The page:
It gets wrapped up in vibrant clothing with eye-catchy jewelry accessories. Last but not least, attachment of strings to hands and legs are mandatory to make it move freely. The puppeteer narrates the story in the form of a song and usually his wife accompanies the play by playing a musical instrument called Dholak.
“Another common trait in Indian puppetry is the composition of the troupes. Puppetry in India is a family business. Children start their apprenticeship looking at their elders’ work.
A puppeteer’s work includes not only manufacturing and operating the puppets, but also memorizing the texts. Family troupes bequeath the puppets from generation to generation; they are a family treasure, sometimes also used as a bride’s dowry. This type of transmission suggests that over the centuries puppets did not change radically. In regional genres there has been a very limited evolution in the appearance of puppet,” said Raju.
Initially, the people from ‘Putli Bhats’ community travelled through various parts of Rajasthan and entertained the masses with their own hand-made puppets and earned money from different shows.
It slowly advertised the ancient Kings and Queens and as a result of it, they got an opportunity to perform in front of the Royal audience and got suitably rewarded. No doubt, it flourished during the times of Kings in Rajasthan as it caught their attention. It was seen not only as a medium of entertainment but also to teach socio-cultural and moral values.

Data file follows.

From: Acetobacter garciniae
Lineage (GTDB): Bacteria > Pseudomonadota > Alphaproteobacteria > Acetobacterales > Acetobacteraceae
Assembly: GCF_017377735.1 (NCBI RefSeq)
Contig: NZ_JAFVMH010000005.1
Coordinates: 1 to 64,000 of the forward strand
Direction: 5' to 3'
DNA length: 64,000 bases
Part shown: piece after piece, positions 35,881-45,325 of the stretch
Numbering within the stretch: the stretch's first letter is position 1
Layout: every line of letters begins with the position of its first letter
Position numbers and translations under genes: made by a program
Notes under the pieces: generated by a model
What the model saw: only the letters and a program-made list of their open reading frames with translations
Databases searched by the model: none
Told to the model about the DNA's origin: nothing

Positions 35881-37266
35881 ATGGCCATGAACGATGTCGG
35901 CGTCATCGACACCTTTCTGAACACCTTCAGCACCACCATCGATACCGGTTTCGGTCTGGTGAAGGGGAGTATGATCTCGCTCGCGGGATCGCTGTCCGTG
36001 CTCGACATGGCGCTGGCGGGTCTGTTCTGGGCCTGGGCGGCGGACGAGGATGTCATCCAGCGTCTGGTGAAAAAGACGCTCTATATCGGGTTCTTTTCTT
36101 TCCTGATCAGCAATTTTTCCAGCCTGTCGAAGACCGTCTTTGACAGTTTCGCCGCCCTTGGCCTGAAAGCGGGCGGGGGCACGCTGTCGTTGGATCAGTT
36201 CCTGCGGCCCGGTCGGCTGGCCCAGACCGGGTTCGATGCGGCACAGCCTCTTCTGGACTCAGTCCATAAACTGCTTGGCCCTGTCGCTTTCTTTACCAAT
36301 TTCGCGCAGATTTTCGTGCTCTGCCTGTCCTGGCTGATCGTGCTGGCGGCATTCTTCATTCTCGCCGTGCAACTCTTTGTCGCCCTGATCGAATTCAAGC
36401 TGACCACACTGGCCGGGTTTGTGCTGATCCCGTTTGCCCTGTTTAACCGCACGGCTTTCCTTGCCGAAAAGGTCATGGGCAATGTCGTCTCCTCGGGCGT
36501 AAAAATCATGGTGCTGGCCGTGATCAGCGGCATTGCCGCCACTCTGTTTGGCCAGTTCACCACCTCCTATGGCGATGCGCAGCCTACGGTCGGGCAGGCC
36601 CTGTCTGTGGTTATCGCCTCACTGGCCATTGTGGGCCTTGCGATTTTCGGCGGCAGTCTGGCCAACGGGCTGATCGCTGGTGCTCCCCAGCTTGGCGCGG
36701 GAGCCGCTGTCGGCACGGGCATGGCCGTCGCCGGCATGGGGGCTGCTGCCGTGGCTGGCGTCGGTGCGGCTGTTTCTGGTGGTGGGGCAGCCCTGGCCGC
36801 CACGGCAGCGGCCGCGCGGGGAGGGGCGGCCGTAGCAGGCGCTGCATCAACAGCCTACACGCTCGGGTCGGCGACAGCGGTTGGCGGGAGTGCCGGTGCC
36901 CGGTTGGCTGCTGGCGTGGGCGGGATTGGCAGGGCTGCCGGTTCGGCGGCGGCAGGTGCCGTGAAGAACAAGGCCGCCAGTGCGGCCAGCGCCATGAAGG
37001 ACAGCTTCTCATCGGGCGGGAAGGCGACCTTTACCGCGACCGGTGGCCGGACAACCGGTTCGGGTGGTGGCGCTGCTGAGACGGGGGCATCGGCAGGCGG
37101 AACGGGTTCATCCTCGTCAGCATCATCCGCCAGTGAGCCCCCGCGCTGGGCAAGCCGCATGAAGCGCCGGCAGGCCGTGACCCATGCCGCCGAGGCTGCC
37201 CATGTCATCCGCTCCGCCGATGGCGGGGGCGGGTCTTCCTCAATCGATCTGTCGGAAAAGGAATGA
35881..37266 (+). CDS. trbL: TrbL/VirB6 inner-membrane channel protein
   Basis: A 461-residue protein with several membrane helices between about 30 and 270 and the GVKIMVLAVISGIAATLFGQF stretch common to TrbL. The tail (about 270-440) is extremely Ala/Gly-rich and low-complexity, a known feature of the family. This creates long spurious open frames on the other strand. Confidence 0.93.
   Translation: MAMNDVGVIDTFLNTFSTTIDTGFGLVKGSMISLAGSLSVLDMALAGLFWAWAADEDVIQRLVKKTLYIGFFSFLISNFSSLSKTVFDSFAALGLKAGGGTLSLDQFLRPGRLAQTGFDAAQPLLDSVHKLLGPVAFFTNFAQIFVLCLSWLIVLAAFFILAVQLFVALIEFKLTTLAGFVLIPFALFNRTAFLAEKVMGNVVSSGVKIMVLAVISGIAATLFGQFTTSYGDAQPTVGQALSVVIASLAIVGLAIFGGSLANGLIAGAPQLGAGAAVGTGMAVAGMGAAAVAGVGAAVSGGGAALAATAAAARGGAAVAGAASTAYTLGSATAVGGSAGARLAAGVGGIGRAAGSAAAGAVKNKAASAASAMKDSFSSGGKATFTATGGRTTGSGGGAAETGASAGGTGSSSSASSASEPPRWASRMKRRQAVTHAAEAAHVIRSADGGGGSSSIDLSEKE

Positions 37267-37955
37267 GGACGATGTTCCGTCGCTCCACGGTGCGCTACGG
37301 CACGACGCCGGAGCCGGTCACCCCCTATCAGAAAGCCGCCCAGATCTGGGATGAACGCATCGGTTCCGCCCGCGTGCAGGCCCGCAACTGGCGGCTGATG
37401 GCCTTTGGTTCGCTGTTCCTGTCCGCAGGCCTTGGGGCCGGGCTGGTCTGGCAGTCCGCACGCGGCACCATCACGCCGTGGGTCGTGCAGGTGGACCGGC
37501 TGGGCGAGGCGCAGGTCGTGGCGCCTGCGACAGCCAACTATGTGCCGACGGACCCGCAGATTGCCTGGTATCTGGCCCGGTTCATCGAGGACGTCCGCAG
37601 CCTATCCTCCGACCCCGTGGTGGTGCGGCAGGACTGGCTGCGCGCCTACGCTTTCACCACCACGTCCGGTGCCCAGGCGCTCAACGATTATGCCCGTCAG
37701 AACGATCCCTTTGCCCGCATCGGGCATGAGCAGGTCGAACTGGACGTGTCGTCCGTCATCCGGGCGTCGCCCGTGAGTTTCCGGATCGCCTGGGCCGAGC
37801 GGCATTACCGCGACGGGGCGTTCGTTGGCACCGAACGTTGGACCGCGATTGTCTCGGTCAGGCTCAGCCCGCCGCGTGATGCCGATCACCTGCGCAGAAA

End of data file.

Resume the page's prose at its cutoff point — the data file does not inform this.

It gave solutions and served as a medium for creating awareness among the public. The first puppetry show done by the Bhat community was based on the life of the Great King Vikramaditya of Ujjain. 32 puppets were involved in this show making it more remarkable at that time.
At present, the Crafts Museum in New Delhi, Bhartiya Lok Kala Mandir in Udaipur, Jagmohan Palace in Mysore and Chitrakala Parishad in Bangalore are the best museums in showing the best workings of puppetry in India.
Having a down time in every field of art is common and it so happened to the puppetry art during the Mughal rulings. But it stood the test of time, by the strong hearted Bhats community people to survive and rise again. This art is imbibed in their blood and they don’t see this not only as a source of living. It is like pure divine for them. So, the next time you are visiting India, make sure to have a glimpse of this marvel and make your trip even more worthwhile.